Adults that are heavily infected with OE are weak and often have difficulty emerging from the chrysalis. Some monarchs die before emerging. Others emerge, but are too weak to cling to the pupal case. They fall to the ground before fully expanding their wings. These severely deformed monarchs do not survive long.
Mild OE infections also harm butterflies. Infected adults are often smaller than healthy monarchs. They weigh less and have shorter forewing lengths than normal. Parasites also damage the cuticle or outside layer of the monarch’s abdomen. This damage causes the butterfly to dry out and lose weight faster than normal. This is especially a problem if there is a shortage of nectar or water. Studies have shown that monarchs infected with OE cannot fly as far or as long as healthy butterflies. Since infected males are weak, they are less likely to mate and produce offspring than uninfected males. Infection does not appear to harm the ability of females to reproduce.
While these may all be symptoms of OE infection, many infected monarchs look healthy. They emerge normally and are not deformed. The only way to really know if your monarch is infected is to check for spores.
Sampling Monarchs for Parasites
Monarchs can be easily assessed for parasite loads by pressing a piece of ultraclear Scotch TM tape on their abdomens and counting the number of spores in a 1cm x 1cm area. This slide shows how spores appear relative to abdominal scales under the light microscope at 200x.
In our lab, we use this 'tape' method to categorize parasite loads on an approximate logarithmic scale of 0-5, with 5 being the most heavily infected class, and 0 being butterflies with no detectable spores. This method allows for rapid classification of disease status and the severity infection – and is highly correlated with the log of total infection loads estimated using a destructive wash-and count method.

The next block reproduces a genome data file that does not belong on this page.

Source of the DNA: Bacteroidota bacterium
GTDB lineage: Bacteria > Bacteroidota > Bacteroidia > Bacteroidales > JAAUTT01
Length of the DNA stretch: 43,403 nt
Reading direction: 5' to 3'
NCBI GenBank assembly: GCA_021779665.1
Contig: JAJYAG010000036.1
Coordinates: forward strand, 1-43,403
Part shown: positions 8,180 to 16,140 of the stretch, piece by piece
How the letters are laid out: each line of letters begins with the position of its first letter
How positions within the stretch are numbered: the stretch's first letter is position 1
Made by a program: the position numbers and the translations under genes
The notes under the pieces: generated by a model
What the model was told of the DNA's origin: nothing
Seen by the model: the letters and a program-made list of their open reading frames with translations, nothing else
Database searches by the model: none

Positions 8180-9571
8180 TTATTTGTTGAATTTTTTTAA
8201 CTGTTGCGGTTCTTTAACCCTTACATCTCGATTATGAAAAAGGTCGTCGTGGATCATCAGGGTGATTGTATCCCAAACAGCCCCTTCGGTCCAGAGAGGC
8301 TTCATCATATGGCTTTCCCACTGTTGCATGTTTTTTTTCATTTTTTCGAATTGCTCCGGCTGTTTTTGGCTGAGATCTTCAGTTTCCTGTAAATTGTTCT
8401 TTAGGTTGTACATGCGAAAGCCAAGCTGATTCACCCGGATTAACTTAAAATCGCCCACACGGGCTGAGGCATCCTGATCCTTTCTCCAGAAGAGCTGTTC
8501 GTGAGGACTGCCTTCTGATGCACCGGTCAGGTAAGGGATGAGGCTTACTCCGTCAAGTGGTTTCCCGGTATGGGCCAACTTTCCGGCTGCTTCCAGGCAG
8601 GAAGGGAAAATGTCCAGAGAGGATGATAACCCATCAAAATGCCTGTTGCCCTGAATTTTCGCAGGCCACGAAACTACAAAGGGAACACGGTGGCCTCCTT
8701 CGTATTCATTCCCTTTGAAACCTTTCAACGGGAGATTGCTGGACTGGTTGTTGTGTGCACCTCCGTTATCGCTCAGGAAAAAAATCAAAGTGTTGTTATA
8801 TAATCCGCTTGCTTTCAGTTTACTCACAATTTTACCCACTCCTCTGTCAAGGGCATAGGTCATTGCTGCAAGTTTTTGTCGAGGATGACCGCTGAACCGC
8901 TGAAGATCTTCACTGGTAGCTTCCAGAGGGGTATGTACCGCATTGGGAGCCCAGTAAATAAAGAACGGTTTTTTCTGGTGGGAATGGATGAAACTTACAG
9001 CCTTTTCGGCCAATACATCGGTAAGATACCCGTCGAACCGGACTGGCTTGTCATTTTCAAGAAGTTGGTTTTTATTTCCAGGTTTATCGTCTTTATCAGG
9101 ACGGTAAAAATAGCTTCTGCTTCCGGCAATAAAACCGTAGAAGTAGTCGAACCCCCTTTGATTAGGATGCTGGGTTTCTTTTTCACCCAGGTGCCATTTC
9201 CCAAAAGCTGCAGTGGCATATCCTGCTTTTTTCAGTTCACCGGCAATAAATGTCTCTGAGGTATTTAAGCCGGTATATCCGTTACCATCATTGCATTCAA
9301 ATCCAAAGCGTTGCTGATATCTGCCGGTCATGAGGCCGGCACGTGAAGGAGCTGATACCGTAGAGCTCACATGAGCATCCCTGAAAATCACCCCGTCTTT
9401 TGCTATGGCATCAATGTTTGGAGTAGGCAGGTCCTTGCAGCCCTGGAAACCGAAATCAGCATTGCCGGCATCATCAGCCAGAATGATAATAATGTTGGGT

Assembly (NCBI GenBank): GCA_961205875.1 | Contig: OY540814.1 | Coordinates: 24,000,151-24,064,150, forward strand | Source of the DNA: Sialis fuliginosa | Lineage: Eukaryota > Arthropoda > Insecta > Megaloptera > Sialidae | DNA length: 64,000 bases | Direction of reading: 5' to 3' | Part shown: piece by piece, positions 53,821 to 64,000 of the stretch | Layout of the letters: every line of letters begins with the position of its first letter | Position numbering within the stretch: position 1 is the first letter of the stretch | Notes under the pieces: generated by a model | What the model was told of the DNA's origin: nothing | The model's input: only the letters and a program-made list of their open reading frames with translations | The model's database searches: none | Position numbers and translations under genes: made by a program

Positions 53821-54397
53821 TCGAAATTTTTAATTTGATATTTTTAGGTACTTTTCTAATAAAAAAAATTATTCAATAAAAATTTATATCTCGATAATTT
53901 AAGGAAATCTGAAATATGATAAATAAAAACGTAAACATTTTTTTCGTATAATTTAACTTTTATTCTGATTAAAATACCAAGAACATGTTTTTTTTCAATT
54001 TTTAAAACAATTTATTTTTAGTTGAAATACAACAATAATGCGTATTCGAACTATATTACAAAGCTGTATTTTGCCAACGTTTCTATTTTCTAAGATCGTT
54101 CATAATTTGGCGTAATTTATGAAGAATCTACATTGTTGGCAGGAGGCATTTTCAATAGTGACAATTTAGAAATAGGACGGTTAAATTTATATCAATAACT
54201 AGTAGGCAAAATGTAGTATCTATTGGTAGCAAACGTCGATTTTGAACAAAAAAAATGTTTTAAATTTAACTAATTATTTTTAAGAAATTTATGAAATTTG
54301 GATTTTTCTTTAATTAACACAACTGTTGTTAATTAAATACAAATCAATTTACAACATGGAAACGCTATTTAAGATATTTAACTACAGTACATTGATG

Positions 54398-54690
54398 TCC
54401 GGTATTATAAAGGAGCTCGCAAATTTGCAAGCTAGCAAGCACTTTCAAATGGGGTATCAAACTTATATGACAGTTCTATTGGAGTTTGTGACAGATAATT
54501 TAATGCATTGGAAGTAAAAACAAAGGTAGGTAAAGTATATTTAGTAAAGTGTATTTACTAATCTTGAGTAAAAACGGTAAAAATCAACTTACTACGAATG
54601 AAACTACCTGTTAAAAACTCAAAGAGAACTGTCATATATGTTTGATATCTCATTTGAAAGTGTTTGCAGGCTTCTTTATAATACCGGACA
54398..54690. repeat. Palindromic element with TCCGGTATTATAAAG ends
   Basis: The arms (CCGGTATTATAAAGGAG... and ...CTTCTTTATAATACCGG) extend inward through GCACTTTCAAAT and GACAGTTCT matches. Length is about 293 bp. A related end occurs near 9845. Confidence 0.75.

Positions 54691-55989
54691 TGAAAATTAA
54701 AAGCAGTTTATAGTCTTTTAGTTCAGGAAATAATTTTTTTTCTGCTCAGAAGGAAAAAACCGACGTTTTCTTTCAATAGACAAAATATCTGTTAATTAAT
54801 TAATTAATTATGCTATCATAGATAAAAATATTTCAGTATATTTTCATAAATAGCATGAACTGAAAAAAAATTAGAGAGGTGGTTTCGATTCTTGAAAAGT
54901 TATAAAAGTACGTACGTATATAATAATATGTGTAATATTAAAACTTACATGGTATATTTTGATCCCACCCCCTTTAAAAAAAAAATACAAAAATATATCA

We also create tape samples from swabs sent in by our MonarchHealth participants. For more information on how to test for OE parasites in monarch butterflies using the swab method click here. People in our lab have also developed more innovative methods for using digital image analyses to get more refined and continuous measures of spore densities (below).
More Resources :
Altizer, S.M. 2001. Migratory behaviour and host-parasite co-evolution in natural populations of monarch butterflies infected with a protozoan parasite. Evolutionary Ecology Research 3: 611-632. pdf
Altizer, S.M. and Oberhauser, K.S. 1999. Effects of the protozoan parasite, Ophryocystis elektroscirrha, on the fitness of monarch butterflies (Danaus plexippus). Journal of Invertebrate Pathology 74: 76-88. pdf
Altizer, S.M., Oberhauser, K.O., and Geurts, K.A. 2004. Transmission of the protozoan parasite, Ophryocystis elektroscirrha, in monarch butterfly populations. Pages in Oberhauser, K., and M. Solensky (eds.). The monarch butterfly: biology and conservation. Cornell University Press. Ithaca, NY.
Davis, A.K., S. M. Altizer and E. Friedle. 2004. A non-destructive, automated method of counting spores of Ophryocystis elektroscirrha in infected monarch butterflies (Lepidoptera: Nymphalidae). Florida Entomologist 87: 231-234.pdf
Leong, K. L. H., M. A. Yoshimura, H. K. Kaya, and H. Williams. 1997b. Instar susceptibility of
McLaughlin, R. E., and J. Myers. 1970. Ophryocistis elektoscirrha sp. n. a neogregarine pathogen of the monarch butterfly Danaus plexippus (L.) and the Florida queen butterfly Danaus gilippus berenice. Cramer. Journal of Protozoology 17: 300–305.
For more information on rearing monarchs without OE, click here.